HubSpot nomenclature: 5 steps for perfect internal naming

By Stellan Björnesjö

HubSpot nomenclature: 5 steps for perfect internal naming

A prerequisite for being able to perform fast and accurate analytics in HubSpot (or any other tool for that matter) is to use coherent naming for activities. To come up with a suitable naming convention isn’t always easy and often takes more than a few iterations to get right, but it’s definitely worth the effort. In this blog post I’ll cover 5 steps to building an internal naming nomenclature, give examples and provide a template to help you in the right direction.

1. Assess what content identifiers there are

The first thing you have to do when creating a consistent nomenclature is identifying all the parameters that can separate two pieces of content from each other. The most common and simple example of all is date/time. The same activity might be repeated and naturally have the same default name, in which case the only way to identify which is what is through adding date/time as part of the naming convention. Depending on what business you are in identifiers can be e.g.:

  • Market (countries, geographies)
  • Business area (within a market)
  • Activity (e.g. a seminar series, a module/function)
  • Event (within an activity)
  • Date/time (of activity or event)
  • Type/description (of content, e.g. landing page)
  • Language (of content, for markets with more than one language)

A good way to identify what identifiers are relevant is to look at your content plan going forward, as well as any existing content that might already be populated.

2. Create a draft nomenclature

Based on the identifiers relevant to your business, create a draft nomenclature. Start your naming convention with the most ‘high level’ identifier first and then gradually move to more and more content specific identifiers. Example based on above identifiers could be e.g.:

  • Market | Business Area | Activity | Event | Date/Time | Type | Language

Then decide what in the nomenclature is mandatory and what is optional, again based on above identifiers it could be e.g. (optional in brackets):

  • Market | Business Area | Activity | Event | (Date/Time) | (Type) | Language

This could potentially lead to moving language earlier in the naming convention if grouping the mandatory together at the beginning and have the optional at the end makes it easier to remember what is optional and what is mandatory. There is no definitive answer here, what is important is that the ones who will be working in HubSpot feel 110% comfortable they will be able to follow the naming convention.

3. Remember the special cases

Now that you are starting to feel like ‘wow, this was easy’ it’s time to tackle the special cases, because there always are some. One issue that often comes up are ’transactional’ assets, for example landing pages, forms and CTAs used in internal workflows. Will your nomenclature work on such or do they have to be identified and treated separately? Let’s assume for a moment that we have a simple process where leads are captured through a ’I want to book a meeting’ contact form, what would the naming be for that form? Continuing on the above example:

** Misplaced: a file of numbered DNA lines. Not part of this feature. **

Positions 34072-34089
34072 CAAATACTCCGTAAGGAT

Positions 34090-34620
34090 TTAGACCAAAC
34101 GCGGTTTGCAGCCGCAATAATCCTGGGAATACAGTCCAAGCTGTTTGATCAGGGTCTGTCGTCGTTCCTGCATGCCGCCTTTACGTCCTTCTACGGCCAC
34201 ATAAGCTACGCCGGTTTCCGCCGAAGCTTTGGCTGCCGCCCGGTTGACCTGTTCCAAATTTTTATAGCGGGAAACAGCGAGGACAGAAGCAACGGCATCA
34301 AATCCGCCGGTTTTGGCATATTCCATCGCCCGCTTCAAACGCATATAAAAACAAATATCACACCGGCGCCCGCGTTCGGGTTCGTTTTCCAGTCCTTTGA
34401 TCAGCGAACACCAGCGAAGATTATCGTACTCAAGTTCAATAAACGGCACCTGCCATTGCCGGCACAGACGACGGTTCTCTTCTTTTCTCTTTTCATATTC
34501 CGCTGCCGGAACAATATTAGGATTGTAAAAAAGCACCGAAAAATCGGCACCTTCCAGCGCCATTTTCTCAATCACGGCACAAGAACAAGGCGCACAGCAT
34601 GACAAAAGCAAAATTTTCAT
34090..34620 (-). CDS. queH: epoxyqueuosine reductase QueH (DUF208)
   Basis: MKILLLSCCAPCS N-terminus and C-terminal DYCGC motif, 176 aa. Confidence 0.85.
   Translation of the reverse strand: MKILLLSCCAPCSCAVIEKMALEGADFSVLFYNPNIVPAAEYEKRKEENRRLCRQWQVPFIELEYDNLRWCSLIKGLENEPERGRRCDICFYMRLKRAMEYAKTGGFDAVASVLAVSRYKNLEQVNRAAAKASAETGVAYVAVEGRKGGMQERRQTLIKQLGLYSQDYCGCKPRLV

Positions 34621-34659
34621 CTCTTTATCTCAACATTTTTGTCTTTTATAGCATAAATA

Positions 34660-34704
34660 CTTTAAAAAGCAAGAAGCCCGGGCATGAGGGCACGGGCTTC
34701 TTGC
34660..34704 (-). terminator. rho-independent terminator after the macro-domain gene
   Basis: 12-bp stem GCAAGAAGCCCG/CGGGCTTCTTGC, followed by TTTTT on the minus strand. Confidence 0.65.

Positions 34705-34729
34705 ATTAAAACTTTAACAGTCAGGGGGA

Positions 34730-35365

• Market | Business Area | Activity | Event | (Date/Time) | (Type) | Language

…it could be something like this if the form is specific to an activity:

  • North America | Financial Services | Seminar Series 5 | I want to book a meeting | EN

What if the form was more generic, so not tied to an activity like a seminar series, instead only specific to the business area?

  • North America | Financial Services | I want to book a meeting | EN

This case then highlights that activity’ cannot necessarily be a mandatory feature of the naming convention for these types of forms. Two ways to treat it:

  • Make an exception rule, or preferably
  • Make activity optional, and make sure people understand when to use it and when not to use it by having lots of relevant examples. 

This brings us to the fourth step.

4. Test and provide a nomenclature document with real life examples based on your content

The draft nomenclature shall be applicable to all assets, meaning landing pages, thank you pages, emails, forms, CTAs, workflows, etc. Make sure you test your nomenclature on your real assets, this can be from already populated content in HubSpot (if you’re about to make a cleaning effort) or draft content from your content plan. 

To help you with this we’ve put together a template that should get you going in the right direction:

Download the HubSpot nomenclature template

Now that you have a structured nomenclature you’ll be able to quickly link content together when doing analytics work, linking content in the campaign tool of HubSpot or setting up new flows of landing pages, thank you pages, emails and workflows etc. 

5. Get agreement from EVERYONE involved

The last, yet not least important step, is to get agreement from everyone involved in the process that we shall follow the nomenclature we have agreed upon. Make sure there is a directly responsible individual, or call it ‘super user’ if you will, that people in the organisation can turn to in case they are about to populate new assets and feel uncertain about a specific case of naming. It is a little bit cumbersome in the beginning, but when you happen to reach hundreds of assets in your HubSpot portals, everyone involved will be grateful that the job was done.


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Stellan Björnesjö
Online Strategist at Zooma since 2012. 15+ years of experience as a manager, business developer and specialist within online and e-commerce.
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